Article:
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FIFA Chief Blames Platini, England, U.S. For Corruption Probe

FIFA President Sepp Blatter (left) has slammed the UEFA head Michel Platini (right) over a corruption investigation into the workings of world soccer's governing body.

The embattled head of soccer's world governing body says the sweeping corruption probes being conducted by U.S. and Swiss authorities are the result of a "big political power game."

In an interview published on October 28 by the Russian state-run news agency TASS, Sepp Blatter also lashed out at Michel Platini, a top official with the European soccer governing agency, UEFA.

Platini has said he would seek to succeed Blatter as FIFA head, but has also been snared by the widening investigations.

"I was the target of the attacks initially. And Michel Platini started it all. This is personal," Blatter was quoted as saying.

"He has always wanted to be FIFA president… But he had not the courage to put forward his candidacy for the 2015 elections," he said.

"FIFA has been working without interruption…. In the 17 years that I have headed FIFA, the organization has become a big, profitable, commercial company. And this naturally provokes envy and jealousy."

Blatter’s defiant and combative comments come as U.S. and Swiss investigators continued digging into FIFA’s organization and practices.

In May, the soccer world was stunned by the detention of seven FIFA officials attending a meeting in Geneva. The arrests were carried out by the Swiss police at the request of U.S. officials.

In the indictment later released, the U.S. Justice Department painted a picture of rampant bribery, kickbacks, and vote-buying at FIFA.

Blatter himself has not been charged, nor has Platini, but many soccer observers and critics of FIFA have said it would be impossible for Blatter to have run the organization for as long as he did and have no knowledge of the practices detailed in the U.S. indictment.

Last month, Swiss investigators said they were investigating a 2011 payment Blatter authorized to Platini for work done in 1999–2002, as well as a probe of a TV rights deal he signed in 2005 with Jack Warner, who is among the FIFA officials named in the U.S. indictment.

Intense Global Criticism

Earlier this month, both Blatter and Platini were banned from the organization by its ethics committee for 90 days.

"Yeah, [Platini] started it, but then it became politics. And when it is in politics, it is not any longer Platini against me. It is then those, who have lost the World Cup. England against Russia. They lost the World Cup. And the U.S.A. lost the World Cup against Qatar," he said according to TASS. "What they have done together with the Swiss, they have created this attack towards FIFA and the president of FIFA.

"And you are from TASS and you know what are the problems between your country and the U.S.A.," Blatter was quoted as telling the reporter. "The FIFA World Cup or the FIFA president is a ball in the big political power game."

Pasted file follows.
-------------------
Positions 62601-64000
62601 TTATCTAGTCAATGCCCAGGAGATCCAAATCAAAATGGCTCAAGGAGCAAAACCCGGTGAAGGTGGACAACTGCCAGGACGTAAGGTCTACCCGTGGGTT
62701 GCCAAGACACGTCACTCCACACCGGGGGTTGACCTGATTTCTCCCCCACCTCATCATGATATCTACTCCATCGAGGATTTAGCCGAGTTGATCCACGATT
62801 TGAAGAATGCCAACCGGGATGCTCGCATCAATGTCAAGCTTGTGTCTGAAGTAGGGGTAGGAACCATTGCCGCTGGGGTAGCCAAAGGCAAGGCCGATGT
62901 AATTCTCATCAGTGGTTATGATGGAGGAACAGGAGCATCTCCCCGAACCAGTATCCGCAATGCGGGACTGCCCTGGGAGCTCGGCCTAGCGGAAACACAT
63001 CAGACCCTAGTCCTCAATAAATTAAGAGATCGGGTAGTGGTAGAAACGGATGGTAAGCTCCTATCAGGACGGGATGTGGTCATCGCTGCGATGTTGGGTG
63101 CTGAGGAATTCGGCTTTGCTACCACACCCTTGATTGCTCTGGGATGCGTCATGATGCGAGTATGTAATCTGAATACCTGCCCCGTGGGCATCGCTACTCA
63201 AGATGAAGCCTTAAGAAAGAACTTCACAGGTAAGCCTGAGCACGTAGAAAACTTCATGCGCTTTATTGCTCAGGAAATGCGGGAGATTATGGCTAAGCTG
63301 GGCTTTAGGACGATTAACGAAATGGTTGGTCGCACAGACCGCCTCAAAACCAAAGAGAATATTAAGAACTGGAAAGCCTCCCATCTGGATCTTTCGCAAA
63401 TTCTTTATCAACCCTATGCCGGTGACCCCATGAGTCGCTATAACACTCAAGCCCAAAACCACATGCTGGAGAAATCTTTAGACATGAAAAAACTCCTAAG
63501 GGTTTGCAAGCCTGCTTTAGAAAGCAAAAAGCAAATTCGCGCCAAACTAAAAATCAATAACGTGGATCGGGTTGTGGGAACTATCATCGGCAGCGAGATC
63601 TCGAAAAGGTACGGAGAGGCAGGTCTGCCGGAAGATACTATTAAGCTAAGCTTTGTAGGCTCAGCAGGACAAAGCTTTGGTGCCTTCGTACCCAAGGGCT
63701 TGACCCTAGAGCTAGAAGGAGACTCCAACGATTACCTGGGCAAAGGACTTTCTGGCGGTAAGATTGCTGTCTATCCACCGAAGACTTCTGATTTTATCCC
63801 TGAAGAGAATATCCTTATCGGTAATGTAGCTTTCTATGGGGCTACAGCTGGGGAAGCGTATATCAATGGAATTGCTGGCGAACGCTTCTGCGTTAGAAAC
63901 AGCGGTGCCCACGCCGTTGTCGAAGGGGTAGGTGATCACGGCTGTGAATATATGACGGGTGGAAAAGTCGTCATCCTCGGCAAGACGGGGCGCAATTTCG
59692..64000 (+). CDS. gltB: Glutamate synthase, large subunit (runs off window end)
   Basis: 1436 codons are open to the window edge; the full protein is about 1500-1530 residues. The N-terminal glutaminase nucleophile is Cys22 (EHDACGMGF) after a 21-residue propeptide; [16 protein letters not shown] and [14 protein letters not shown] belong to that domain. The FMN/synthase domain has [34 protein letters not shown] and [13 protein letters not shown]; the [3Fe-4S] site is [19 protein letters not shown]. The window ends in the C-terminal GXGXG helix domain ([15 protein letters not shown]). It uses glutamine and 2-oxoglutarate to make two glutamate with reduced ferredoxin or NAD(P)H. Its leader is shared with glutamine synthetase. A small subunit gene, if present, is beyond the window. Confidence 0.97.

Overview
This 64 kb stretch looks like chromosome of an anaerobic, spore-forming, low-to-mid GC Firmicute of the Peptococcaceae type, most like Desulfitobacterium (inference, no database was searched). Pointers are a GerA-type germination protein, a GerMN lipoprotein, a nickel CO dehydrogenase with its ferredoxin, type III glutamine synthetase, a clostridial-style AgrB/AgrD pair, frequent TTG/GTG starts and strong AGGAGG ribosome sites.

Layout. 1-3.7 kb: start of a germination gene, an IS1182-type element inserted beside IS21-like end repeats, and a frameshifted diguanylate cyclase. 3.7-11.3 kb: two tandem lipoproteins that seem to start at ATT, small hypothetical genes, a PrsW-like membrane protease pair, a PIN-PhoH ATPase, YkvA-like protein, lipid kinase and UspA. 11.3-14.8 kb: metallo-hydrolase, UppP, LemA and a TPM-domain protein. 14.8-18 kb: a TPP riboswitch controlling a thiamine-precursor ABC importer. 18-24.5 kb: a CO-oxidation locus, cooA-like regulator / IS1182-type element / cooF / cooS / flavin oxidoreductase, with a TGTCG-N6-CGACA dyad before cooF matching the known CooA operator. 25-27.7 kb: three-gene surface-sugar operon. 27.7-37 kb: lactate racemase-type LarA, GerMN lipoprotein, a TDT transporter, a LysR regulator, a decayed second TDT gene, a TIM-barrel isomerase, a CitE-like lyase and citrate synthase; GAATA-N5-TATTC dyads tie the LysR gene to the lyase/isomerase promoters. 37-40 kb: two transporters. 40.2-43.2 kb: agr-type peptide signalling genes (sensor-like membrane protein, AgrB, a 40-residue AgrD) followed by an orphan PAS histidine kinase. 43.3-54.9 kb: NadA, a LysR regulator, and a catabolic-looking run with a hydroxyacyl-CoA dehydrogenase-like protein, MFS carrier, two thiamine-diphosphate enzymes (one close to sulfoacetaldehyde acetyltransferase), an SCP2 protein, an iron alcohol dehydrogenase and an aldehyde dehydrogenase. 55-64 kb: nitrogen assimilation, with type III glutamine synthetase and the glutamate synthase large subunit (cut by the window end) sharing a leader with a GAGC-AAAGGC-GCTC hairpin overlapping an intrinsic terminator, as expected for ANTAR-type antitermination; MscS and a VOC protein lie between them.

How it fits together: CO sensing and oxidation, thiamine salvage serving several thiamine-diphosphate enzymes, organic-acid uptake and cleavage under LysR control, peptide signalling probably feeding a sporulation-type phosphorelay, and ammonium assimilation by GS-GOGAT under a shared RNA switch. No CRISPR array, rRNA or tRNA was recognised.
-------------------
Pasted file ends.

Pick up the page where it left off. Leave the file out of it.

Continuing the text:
Days after the arrests in May, despite intense global criticism, Blatter was reelected president of the organization, though he promised to only serve until the next elections would be held in 2016.

The cloud hanging over FIFA has also prompted calls from some international soccer figures to revisit the decision to grant Russia and Qatar the right to host the 2018 and 2022 World Cup tournaments, respectively. The quadrennial tournament is among the most watched sporting events in the world, and brings in hundreds of millions of dollars for FIFA from licensing fees.

In the interview, Blatter also suggested that there was an agreement among top soccer officials in 2010 to grant Russia the right to host World Cup.

"In 2010 we had a discussion of the World Cup and then we went to a double decision. For the World Cups it was agreed that we go to Russia because it's never been in Russia, Eastern Europe, and for 2022 we go back to America," Blatter was quoted as saying. "And so we will have the World Cup in the two biggest political powers."

But Platini pressured the organization to instead award Qatar the 2022 tournament, he said.

Qatar's hosting of the matches has come under repeated criticism even before the corruption scandal emerged. The Persian Gulf monarchy's scorching climate worried players concerned about heat-related illnesses, and the country has also been accused of gross violations for laborers building the venues.

"If the U.S.A. was given the World Cup, we would only speak about the wonderful World Cup 2018 in Russia and we would not speak about any problems at FIFA," Blatter said.

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    Mike Eckel

    Mike Eckel is a senior correspondent in Prague, where he reports on developments in Russia, Ukraine, and around the former Soviet Union, as well as news involving cybercrime and money laundering. Before joining RFE/RL in 2015, he worked for the Associated Press in Moscow. He has also reported and edited for The Christian Science Monitor, Al Jazeera America, Voice of America, and the Vladivostok News.